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There is MonetDB: https://www.monetdb.org/

I use it with great success.


And it's been around forever. If you're interested in high-speed processing, there's lots of good papers from that project (e.g. how to avoid creating branches, stuff like that).


You can also add Duda.IO to the list: http://duda.io/


Oh yeah. Duda.IO totally rocks! Used it, love it!

Psst: There are very nice improvements coming to that project …


Can you give us some detail on what are those command-line switches?


See the docs for:

citext: http://www.postgresql.org/docs/9.2/static/citext.html

unaccent: http://www.postgresql.org/docs/9.2/static/unaccent.html

I think you can make it work.


I've been using postgres for a few years now, I also use MSSQL, MonetDB and MySQL.

Some of the things I miss most frequently are:

- Easy table partitioning.

- Support for "phrase search" in fts.

- MERGE/UPSERT support.

- Columnar storage (and related optimizations) for "OLAP like" workloads.

- EXPLAIN ANALYSE that traces functions.


We migrated recently from M$ $QL to postgres and are VERY happy with this move.


> M$ $QL


Heh, hopefully you're consistent and have similar antics for the likes of Apple, Google, et al


  find . -type d
edit: for the same output as your command you can use:

  dir -l


<quote>simply because a row can't contain sub-arrays or hashes</quote>

This is not true at all. At least in PostgreSQL you can have arrays and hashes:




Have you actually looked at or used the array stuff in postgres? It's pretty horrible syntactically and worse, very explicit in it's recommended use.

"Tip: Arrays are not sets; searching for specific array elements can be a sign of database misdesign. Consider using a separate table with a row for each item that would be an array element. This will be easier to search, and is likely to scale better for a large number of elements."

Searching an array is a pretty common task, Mongo does really well in its ability to search into objects in a document.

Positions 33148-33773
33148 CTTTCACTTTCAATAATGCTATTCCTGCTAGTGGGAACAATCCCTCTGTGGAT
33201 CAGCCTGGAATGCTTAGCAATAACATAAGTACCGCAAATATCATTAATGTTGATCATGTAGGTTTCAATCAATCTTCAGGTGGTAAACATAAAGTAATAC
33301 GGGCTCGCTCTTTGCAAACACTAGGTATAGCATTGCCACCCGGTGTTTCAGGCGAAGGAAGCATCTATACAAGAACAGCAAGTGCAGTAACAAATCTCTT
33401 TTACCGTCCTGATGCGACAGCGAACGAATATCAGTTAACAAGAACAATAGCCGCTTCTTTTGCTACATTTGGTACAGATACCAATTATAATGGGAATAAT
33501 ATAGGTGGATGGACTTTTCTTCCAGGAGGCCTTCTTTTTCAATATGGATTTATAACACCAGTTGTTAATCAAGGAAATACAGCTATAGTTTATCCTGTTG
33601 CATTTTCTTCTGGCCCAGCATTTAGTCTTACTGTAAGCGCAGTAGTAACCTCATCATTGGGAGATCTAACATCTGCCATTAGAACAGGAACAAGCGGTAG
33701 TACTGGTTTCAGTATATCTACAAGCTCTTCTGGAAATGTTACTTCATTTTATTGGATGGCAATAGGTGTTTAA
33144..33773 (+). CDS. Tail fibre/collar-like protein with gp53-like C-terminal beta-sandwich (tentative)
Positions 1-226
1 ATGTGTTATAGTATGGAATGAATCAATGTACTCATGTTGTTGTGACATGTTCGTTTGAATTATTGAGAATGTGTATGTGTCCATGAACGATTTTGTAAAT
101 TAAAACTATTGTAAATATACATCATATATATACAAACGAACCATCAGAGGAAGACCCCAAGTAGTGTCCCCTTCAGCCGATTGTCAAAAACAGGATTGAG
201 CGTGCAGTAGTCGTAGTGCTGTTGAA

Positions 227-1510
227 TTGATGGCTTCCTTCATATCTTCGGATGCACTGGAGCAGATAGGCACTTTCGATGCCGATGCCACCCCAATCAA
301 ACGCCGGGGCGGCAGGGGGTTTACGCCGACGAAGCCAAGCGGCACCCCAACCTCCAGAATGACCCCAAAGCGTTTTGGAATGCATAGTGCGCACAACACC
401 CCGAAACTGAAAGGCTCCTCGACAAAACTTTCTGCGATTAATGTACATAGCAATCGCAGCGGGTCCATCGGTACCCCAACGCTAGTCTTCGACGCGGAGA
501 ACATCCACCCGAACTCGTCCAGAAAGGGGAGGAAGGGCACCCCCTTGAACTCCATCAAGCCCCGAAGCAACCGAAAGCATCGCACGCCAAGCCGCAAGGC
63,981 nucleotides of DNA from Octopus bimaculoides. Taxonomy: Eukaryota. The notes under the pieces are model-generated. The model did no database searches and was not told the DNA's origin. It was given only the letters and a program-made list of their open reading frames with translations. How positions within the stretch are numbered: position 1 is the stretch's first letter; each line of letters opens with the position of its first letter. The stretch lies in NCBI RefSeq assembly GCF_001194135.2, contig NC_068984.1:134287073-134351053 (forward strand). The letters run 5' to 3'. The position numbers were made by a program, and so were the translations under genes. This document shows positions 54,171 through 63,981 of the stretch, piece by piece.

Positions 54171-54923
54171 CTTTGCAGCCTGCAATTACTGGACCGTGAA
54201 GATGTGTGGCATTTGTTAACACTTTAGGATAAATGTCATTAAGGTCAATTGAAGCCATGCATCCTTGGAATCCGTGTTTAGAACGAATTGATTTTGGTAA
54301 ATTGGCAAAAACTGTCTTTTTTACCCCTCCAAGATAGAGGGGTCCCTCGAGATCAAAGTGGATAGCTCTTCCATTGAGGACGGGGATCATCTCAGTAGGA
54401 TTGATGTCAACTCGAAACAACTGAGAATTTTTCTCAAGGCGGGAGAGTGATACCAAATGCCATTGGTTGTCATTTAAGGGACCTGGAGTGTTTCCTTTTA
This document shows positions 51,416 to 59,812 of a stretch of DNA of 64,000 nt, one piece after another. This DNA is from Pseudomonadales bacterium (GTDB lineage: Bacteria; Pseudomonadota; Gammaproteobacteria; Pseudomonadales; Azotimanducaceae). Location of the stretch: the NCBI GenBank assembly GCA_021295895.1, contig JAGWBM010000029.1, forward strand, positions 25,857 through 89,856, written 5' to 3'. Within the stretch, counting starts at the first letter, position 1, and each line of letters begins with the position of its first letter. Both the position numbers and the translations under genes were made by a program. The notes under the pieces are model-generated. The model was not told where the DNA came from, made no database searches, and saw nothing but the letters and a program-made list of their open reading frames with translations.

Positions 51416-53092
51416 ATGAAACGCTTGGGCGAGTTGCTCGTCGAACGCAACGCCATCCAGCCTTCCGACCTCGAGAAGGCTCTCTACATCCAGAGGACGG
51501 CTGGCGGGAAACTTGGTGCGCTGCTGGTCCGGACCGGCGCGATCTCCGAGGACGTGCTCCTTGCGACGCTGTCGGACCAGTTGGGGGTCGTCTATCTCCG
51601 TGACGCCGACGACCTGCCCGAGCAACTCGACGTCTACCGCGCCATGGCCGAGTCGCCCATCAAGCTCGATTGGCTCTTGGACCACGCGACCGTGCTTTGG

I had to laugh a little at one of the sample queries:

SELECT f1[1][-2][3] AS e1, f1[1][-1][5] AS e2 FROM (SELECT '[1:1][-2:-1][3:5]={{{1,2,3},{4,5,6}}}'::int[] AS f1) AS ss;



Yes I've looked at them. I use them every day. The example you posted its difficult to parse because it deals with multidimensional arrays and also populating one in the inner query. The simple, and much more common case of one dimension arrays is very straightforward. Can you show me the equivalent in MongoDB?

About the performance/scalability warning; I don't deal with very large arrays, a couple hundred items max, and when using a GIN index over the array field, search queries are screamingly fast.


Sure, check out:



I do not think that this is equivalent, it looks like querying complex JSON objects and not "simple" arrays.

From the "Array Element by Position" example:

  db.blogposts.find( { "comments.0.by" : "Abe" } )
PostgreSQL doesn't have JSON support but it does have XML/Xpath support.

If you stored XML documents in PostgreSQL the similar query to the MongoDB one would be something like this:

  select * from blogposts where (xpath('/comments[0]/@by', doc))::text[] = array['Abe']
Yes it's a little more verbose but not terrible so... at least in my opinion.


I would be interested to know if sports like cycling also have some kind of the negative health impact caused by the long periods of "sitting down".


yes and no.

Cycling puts an unnatural curve in our lower back, very similar to sitting in a chair, and due to the way the muscles work, cyclist end up with tight hip flexors and hamstrings and stretched spinal erectors (sorry, I've been out of Physiology for a while so can't remember the exact names of the muscles) which can further exacerbate the problem. Compare a cyclist with a runner, and you can see a noticeable difference in posture.

However, I wouldn't call it a 'negative health impact', as the activity is improving your health. Just be sure to stretch, and counter the muscle imbalances that the sport produces.

Many sports have similar results because they are unnatural. For example, snowboarders in big mountain areas end up with a unnaturally strong/tight oblique muscle on one side and one stronger leg. Surfers likely don't have this issue because the majority of their exertion occurs during the paddling phase and the length of time actually spent riding the wave is quite short.


I want to see it get out :-)


So the brain is, in a way, executing before the data is available (energy in this case).

You can absorb drugs on your mouth: http://silversol.110mb.com/use/sublin.htm

I would think that carbs are also readily absorbed in some quantity without the need of ingesting them.


Glucose, galactose and fructose are absorbed in the small intestine, although a small amount of glucose is absorbed through the mouth.





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